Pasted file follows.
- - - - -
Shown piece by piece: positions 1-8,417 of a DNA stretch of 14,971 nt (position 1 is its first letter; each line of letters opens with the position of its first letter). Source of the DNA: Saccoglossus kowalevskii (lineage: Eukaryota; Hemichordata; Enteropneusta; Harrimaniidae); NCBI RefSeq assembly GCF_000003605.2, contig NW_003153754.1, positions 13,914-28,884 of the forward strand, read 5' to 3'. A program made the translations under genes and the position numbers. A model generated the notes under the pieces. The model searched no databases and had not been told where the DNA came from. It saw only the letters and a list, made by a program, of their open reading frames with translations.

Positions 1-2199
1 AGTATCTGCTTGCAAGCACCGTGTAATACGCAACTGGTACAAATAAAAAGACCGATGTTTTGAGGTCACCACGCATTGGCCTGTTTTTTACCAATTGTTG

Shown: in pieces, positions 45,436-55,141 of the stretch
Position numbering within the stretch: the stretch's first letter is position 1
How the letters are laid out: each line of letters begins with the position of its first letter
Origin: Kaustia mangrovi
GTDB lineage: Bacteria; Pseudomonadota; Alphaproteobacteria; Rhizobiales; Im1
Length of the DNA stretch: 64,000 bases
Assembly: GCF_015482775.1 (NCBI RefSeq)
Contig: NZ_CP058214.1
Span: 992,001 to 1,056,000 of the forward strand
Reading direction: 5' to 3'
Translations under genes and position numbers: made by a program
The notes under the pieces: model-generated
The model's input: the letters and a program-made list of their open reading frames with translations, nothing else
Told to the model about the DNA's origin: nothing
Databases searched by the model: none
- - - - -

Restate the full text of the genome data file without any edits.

Shown piece by piece: positions 1-8,417 of a DNA stretch of 14,971 nt (position 1 is its first letter; each line of letters opens with the position of its first letter). Source of the DNA: Saccoglossus kowalevskii (lineage: Eukaryota; Hemichordata; Enteropneusta; Harrimaniidae); NCBI RefSeq assembly GCF_000003605.2, contig NW_003153754.1, positions 13,914-28,884 of the forward strand, read 5' to 3'. A program made the translations under genes and the position numbers. A model generated the notes under the pieces. The model searched no databases and had not been told where the DNA came from. It saw only the letters and a list, made by a program, of their open reading frames with translations.

Positions 1-2199
1 AGTATCTGCTTGCAAGCACCGTGTAATACGCAACTGGTACAAATAAAAAGACCGATGTTTTGAGGTCACCACGCATTGGCCTGTTTTTTACCAATTGTTG

Shown: in pieces, positions 45,436-55,141 of the stretch
Position numbering within the stretch: the stretch's first letter is position 1
How the letters are laid out: each line of letters begins with the position of its first letter
Origin: Kaustia mangrovi
GTDB lineage: Bacteria; Pseudomonadota; Alphaproteobacteria; Rhizobiales; Im1
Length of the DNA stretch: 64,000 bases
Assembly: GCF_015482775.1 (NCBI RefSeq)
Contig: NZ_CP058214.1
Span: 992,001 to 1,056,000 of the forward strand
Reading direction: 5' to 3'
Translations under genes and position numbers: made by a program
The notes under the pieces: model-generated
The model's input: the letters and a program-made list of their open reading frames with translations, nothing else
Told to the model about the DNA's origin: nothing
Databases searched by the model: none